Monday April 21, 2014
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21.04.2014
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Prof. Ron Breiman

Three cheers for Newt Gingrich

During an election year, every pro-Israeli comment made by a U.S. presidential hopeful can be dismissed as an attempt to pander to the Jewish vote. True, candidates are political animals in need of both money and votes, but that shouldn't stop us from taking their comments seriously.

In Newt Gingrich's defense, he initially expressed his recent wise remarks long before the race began, including during a speech to the Knesset several years ago, in no way connected to the presidency. The leading Republican contender's views reflect a correct analysis and sober view of America's place in the world, and its need to firmly defend its vital interests - not only in the Middle East, but throughout the world - against any threats. This clear and determined position was reflected in his policy, and we would do well to implement it in our foreign and defense policies as well.

Gingrich's logical and clear views stand out against the disconnected and even Chamberlain-like policies of previous Democratic presidents of recent decades, particularly President Carter the first and President Carter the second also known as President Barack Obama.

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Those presidents have been characterized by their distorted view of reality, which has led to a gradual decline of America's standing in the world. It is worth mentioning that the Democratic presidency of Bill Clinton coincided with the years of the "peace process" illusion, and that Clinton is the one who opened the gates of the White House to arch-terrorist Yasser Arafat.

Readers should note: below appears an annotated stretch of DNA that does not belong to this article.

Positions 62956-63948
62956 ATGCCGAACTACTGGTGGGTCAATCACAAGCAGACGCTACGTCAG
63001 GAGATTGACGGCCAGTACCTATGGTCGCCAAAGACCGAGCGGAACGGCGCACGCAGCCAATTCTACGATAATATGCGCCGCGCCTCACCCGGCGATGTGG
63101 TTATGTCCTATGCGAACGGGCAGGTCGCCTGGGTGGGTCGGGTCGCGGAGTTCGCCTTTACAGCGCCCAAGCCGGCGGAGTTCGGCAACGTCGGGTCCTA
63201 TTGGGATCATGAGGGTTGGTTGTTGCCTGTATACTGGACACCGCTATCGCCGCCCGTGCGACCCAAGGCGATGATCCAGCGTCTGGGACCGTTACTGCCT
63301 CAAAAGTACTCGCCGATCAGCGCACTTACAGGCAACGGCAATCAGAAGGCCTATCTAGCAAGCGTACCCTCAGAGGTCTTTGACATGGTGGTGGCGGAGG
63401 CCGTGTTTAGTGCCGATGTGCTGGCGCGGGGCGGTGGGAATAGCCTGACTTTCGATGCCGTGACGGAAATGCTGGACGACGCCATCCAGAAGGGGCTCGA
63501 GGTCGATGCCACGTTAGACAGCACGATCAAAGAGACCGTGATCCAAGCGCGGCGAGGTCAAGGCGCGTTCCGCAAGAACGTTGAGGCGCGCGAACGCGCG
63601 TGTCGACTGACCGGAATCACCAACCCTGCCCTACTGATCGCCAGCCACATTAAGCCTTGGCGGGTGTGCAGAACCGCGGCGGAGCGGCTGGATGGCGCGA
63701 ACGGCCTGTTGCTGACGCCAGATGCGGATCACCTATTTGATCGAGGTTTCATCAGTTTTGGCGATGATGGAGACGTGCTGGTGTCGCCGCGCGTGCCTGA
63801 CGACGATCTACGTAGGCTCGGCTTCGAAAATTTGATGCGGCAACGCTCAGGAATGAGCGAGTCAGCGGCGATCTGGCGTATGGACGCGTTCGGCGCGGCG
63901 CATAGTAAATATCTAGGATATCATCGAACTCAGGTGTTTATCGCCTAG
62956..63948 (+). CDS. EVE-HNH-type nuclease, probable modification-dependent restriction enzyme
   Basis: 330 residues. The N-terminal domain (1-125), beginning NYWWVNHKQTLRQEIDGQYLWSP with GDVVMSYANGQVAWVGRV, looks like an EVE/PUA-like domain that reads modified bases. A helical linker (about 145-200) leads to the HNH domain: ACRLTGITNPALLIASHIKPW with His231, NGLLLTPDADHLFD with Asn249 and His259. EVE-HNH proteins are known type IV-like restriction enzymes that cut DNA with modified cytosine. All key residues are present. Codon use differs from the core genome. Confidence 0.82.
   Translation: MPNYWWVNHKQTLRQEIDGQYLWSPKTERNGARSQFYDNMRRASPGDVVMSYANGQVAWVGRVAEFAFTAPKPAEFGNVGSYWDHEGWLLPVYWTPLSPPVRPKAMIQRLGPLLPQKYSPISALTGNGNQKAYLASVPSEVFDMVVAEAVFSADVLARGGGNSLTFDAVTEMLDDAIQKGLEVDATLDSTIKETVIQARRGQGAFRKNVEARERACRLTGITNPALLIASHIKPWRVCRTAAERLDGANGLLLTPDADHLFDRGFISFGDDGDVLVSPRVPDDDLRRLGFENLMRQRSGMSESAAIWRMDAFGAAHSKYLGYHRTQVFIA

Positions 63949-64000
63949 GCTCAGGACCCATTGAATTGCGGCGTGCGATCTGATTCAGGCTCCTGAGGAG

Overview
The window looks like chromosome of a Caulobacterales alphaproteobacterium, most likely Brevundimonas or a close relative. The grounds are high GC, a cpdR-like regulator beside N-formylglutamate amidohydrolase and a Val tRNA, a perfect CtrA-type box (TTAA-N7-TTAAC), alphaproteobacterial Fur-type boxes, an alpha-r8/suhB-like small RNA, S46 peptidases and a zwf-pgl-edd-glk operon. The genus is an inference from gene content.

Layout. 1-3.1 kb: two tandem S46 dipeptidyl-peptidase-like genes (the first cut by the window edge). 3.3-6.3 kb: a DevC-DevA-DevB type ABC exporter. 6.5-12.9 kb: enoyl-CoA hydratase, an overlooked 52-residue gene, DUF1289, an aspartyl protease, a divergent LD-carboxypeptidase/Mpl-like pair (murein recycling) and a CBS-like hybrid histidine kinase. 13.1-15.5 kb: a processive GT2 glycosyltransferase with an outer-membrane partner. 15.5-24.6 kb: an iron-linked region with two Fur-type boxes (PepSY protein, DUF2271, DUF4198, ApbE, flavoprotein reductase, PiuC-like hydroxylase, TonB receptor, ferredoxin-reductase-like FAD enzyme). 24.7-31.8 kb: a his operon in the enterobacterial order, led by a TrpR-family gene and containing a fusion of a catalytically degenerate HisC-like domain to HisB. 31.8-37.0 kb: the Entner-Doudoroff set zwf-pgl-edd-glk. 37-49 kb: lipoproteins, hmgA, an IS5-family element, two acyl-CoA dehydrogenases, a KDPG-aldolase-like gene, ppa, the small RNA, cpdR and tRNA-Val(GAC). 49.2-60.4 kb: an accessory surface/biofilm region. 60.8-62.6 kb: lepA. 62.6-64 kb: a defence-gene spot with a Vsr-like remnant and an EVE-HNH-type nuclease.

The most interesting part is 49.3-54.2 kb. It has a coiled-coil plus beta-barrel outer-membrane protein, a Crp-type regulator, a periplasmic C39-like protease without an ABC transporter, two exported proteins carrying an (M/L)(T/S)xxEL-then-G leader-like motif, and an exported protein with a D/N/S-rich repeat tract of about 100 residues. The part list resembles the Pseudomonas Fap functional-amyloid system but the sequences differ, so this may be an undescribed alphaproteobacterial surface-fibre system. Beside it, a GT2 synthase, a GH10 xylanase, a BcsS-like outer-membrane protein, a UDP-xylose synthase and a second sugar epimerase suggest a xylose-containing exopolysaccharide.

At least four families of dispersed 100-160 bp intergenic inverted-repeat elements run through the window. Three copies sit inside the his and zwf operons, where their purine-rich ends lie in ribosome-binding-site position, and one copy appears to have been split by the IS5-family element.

Among other things, Gingrich made remarks that sound extremist to the ears of politically-correct, post-Oslo Israel, including his claim that the Palestinians are "an invented people."

History proves that Gingrich is right. The overwhelming majority of Arabs living in the western part of the Land of Israel are immigrants who arrived on the heels of the economic boom brought about by Zionist settlement, from its outset until the establishment of the state. The Arab immigrants did not arrive here out of yearning for Jerusalem, whose holiness is negligible in Islam.

These facts do not prevent those among us caught under the spell of the Oslo process - nor the Americans and Europeans who cannot be more Zionist - from promoting their foolish formula that claims that peace here hinges on the establishment of a Palestinian state in the heart of historical Israel, for the sake of those recent Arab immigrants.

By the same logic, a state will eventually have to be established for the thousands of Sudanese who enter Israel illegally each year in order to benefit from Israel's robust economy.

Gingrich also said that the goal of the Palestinian Authority (or shall we call them the Palestinian Liberation Organization, whose goal is to liberate all of "Palestine") was identical to that of Hamas - namely, the destruction of Israel. Again, this is a correct understanding of reality, as opposed to the commonly held view in Israel for the past 18 years that there are good terrorists (the PLO) and bad terrorists (Hamas).

Some people in Israel want to see Obama win a second term as president, in the hopes that he would then be ruder and tougher toward Prime Minister Benjamin Netanyahu (and not just whisper behind his back with the French president), and force the bluff known as the "peace process" upon him.

Official Israel knows not to intervene in U.S. elections or to try to influence the Jewish vote there.

But residents of Israel who read the regional reality correctly, and understand that the "Arab Spring" is not a spring, and understand that a Palestinian state and "peace" are a conflict in terms, and that the Palestinian bomb is no less dangerous than the Iranian bomb, can take comfort in the fact that realistic and responsible voices are being heard on the other side of the ocean.

The writer is the former chairman of Professors for a Strong Israel.

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